Dancing outside the body

Moments after stepping foot in New Delhi, Dominique Delorme's gaze fell upon a man on the side of the road.

He had no arms or legs, and he entreated passersby to place money in a bowl placed in front of him. Their gazes locked, and a grin blossomed on the pauper's face. Immediately, gears started turning in the 19-year-old Frenchman's mind.

"I wondered what was inside that person that makes him smile at me, who comes from the West, who has a TV, computers and other things," he said. "I started thinking, 'What's beyond the body? What's beyond the material life?'"

Despite recently being disappointed by and dropping out of medical school, Delorme couldn't shake the feeling that his life was just about to start.

And, in a way, it did.

Deeply influenced by the people and kaleidoscope of cultures encountered during his travels, he returned to Paris and began training in Indian dance. A year later, the budding performer earned a scholarship to live and study in Chennai, a cultural, economic and educational hub in south India.

Three decades have passed, and now Delorme is a master of two classical dance styles — Bharatanatyam and Bharatanrityam — and he is rehearsing rigorously for his upcoming show at UC Irvine's Claire Trevor School of the Arts. He will join actor-director Maya Krishna Rao, Canadian choreographer Hari Krishnan and German dancer Johanna Devi for a performance at Winifred Smith Hall on Saturday.

This ticketed performance comes on the heels of day one at the school of "Dance Conversations: Theatres in Dance," co-convened by Ramya Harishankar and UC Riverside's Priya Srinivasan. The Irvine-based Ektaa Center, Arpana Dance Company and UC Irvine's departments of dance and drama are teaming up to host this first-ever two-day symposium, which has been a year in the making.

"We have been trying to do a number of things to be connected to the community, and one of those things is to be porous and open up to bring new and exciting ideas and people to the campus," said Joseph Lewis, dean of the Claire Trevor School of the Arts. "We are really excited because it's part of the school's mission to be a place where we create new knowledge, train people to create new knowledge, and provide access to and share that new knowledge."

Lewis is keen to look at lndian dance through a different lens and discover how traditions relate to contemporary, modern and postmodern thought. This, he remarked, is a great opportunity to better understand the art form.

Saturday will be marked by three free panel discussions — before the 7 p.m. show — with one following on Sunday. Conversations will center on the use of ancient gestures, performative explorations of Indian dance theater and the future of the craft within global parameters, including war and terrorism.

Harishankar said she has been keen to offer this type of event in an academic environment for years. "Dance Conversations," she noted, will construct a more "universal" dialogue, shared not only with cultural patrons but the community at large.

As the artistic director of Arpana Dance Company, Harishankar, a resident of Irvine, finds that Claire Trevor is the ideal venue. She considers the institution "unique" because it offers training in visual arts, dance, drama, music and other fields. Indian dance is similarly multidisciplinary and encompasses text, sculpture, theater and more.

She is pleased to know that some professors are offering credit to students who attend "Dance Conversations" seminars, adding that in the future, she hopes to attract a larger cross-section of departments — perhaps even engineers.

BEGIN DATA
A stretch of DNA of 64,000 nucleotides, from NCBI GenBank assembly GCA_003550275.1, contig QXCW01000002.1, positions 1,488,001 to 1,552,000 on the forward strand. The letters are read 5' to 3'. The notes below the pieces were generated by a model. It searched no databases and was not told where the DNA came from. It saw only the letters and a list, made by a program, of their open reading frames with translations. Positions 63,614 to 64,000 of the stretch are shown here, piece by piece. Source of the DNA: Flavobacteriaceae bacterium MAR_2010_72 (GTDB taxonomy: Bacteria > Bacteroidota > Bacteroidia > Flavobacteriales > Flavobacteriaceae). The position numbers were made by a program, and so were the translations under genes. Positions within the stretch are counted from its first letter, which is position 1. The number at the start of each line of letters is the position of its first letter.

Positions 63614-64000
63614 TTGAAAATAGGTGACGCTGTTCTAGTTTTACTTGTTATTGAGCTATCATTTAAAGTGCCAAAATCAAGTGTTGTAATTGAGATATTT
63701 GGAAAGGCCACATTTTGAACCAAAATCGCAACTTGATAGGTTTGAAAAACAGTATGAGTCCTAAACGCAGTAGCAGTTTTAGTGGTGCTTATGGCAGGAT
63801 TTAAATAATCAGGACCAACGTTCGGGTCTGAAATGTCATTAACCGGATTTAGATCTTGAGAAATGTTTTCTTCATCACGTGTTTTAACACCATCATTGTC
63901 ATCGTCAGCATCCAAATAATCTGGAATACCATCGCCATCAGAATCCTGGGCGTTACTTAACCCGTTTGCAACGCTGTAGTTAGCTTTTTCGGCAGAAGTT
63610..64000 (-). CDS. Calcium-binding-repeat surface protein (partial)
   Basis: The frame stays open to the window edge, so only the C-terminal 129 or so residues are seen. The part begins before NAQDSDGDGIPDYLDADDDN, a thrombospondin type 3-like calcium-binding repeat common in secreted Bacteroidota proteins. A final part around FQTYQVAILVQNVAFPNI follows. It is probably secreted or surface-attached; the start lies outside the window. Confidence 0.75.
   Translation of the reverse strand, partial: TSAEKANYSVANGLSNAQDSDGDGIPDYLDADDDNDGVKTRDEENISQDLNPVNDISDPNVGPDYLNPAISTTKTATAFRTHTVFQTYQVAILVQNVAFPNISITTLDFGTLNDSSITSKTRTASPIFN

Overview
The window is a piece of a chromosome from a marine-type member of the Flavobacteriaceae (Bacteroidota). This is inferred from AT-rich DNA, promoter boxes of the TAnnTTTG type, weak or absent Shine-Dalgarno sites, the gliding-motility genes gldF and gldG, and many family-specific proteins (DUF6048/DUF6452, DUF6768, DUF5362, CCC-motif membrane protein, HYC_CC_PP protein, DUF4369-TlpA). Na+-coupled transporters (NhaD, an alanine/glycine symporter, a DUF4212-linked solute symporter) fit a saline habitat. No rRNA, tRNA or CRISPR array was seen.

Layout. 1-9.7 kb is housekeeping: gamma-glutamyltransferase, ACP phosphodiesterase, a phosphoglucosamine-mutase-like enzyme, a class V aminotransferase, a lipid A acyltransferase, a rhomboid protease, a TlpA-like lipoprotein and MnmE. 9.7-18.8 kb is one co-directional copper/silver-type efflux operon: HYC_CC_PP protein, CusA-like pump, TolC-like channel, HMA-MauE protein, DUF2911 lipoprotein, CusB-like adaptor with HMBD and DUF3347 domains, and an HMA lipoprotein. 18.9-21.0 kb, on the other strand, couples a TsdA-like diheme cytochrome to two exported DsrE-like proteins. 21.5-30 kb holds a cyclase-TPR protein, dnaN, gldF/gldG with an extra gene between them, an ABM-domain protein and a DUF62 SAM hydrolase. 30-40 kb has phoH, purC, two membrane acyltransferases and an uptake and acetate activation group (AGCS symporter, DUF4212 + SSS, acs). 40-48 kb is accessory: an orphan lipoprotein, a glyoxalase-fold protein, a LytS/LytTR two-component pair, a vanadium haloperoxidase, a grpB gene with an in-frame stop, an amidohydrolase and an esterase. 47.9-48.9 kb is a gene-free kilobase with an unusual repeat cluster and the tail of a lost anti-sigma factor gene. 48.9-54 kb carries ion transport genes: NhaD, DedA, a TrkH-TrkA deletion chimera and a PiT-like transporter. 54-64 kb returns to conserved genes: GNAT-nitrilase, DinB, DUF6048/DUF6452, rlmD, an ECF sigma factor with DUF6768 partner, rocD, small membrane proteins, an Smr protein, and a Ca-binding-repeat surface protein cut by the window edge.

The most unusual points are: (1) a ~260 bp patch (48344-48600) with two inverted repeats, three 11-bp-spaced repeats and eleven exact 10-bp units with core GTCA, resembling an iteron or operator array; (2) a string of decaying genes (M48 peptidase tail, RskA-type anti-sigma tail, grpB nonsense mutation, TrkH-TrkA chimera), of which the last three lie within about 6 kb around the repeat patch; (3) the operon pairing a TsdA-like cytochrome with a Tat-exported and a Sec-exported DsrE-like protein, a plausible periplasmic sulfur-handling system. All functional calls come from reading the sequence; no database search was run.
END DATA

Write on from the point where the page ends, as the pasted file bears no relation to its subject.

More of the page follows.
As a longtime Bharatanatyam practitioner and mentor, Harishankar said she's looking to have an effect beyond local dancers.

"I don't want this to just be a profession where I teach for 30 or 40 years and then I'm gone," she said. "It needs to be more than that. How are you making a difference in your own community? How are you adding value? What is going to happen to these arts when we are not here?"

Toward this end, she wants to build bridges among performers, local organizations and academics so participants can learn from one another. This is imperative, she said, to build an understanding of arts and culture, triggering tolerance and friendship, enhancing enjoyment and enabling increased interaction among communities. Such awareness, for example, has the power to broaden the view of India as a country that houses Bollywood, she said, and it's the same for other ethnicities as well.

And that's what Delorme plans to do.

He will present karnas, dance and theater units of ancient India that had mostly disappeared for about seven centuries. His guru, Padma Subrahmanyam, is credited with reviving the technique by poring over texts and studying postures of temple sculptures, which were then assimilated into movement patterns.

Delorme, who as a devout disciple is overjoyed to showcase her work, doesn't believe that dancing is an intellectual choice. Instead, it has more to do with an inner calling and connection.

"We had to do something together, dance and I," he said. "I was in need of dance. When we met, that was it. And it has remained a form that is absolutely compatible for me."

If You Go

What: "Dance Conversations: Theatres in Dance"

Where: Colloquium Room, 3rd floor, Contemporary Arts Center, Claire Trevor School of the Arts, 4002 Mesa Road, Irvine; Winifred Smith Hall, Building 710

When: Saturday and Sunday (look at website for individual times)

Cost: Panel discussions are free; $50 VIP tickets for performance and reception, $25 general admission for performance only and $20 tickets for seniors and UCI students with ID for performance only

Information: http://www.arts.uci.edu, info@arpanadancecompany.org or (949) 824-2787

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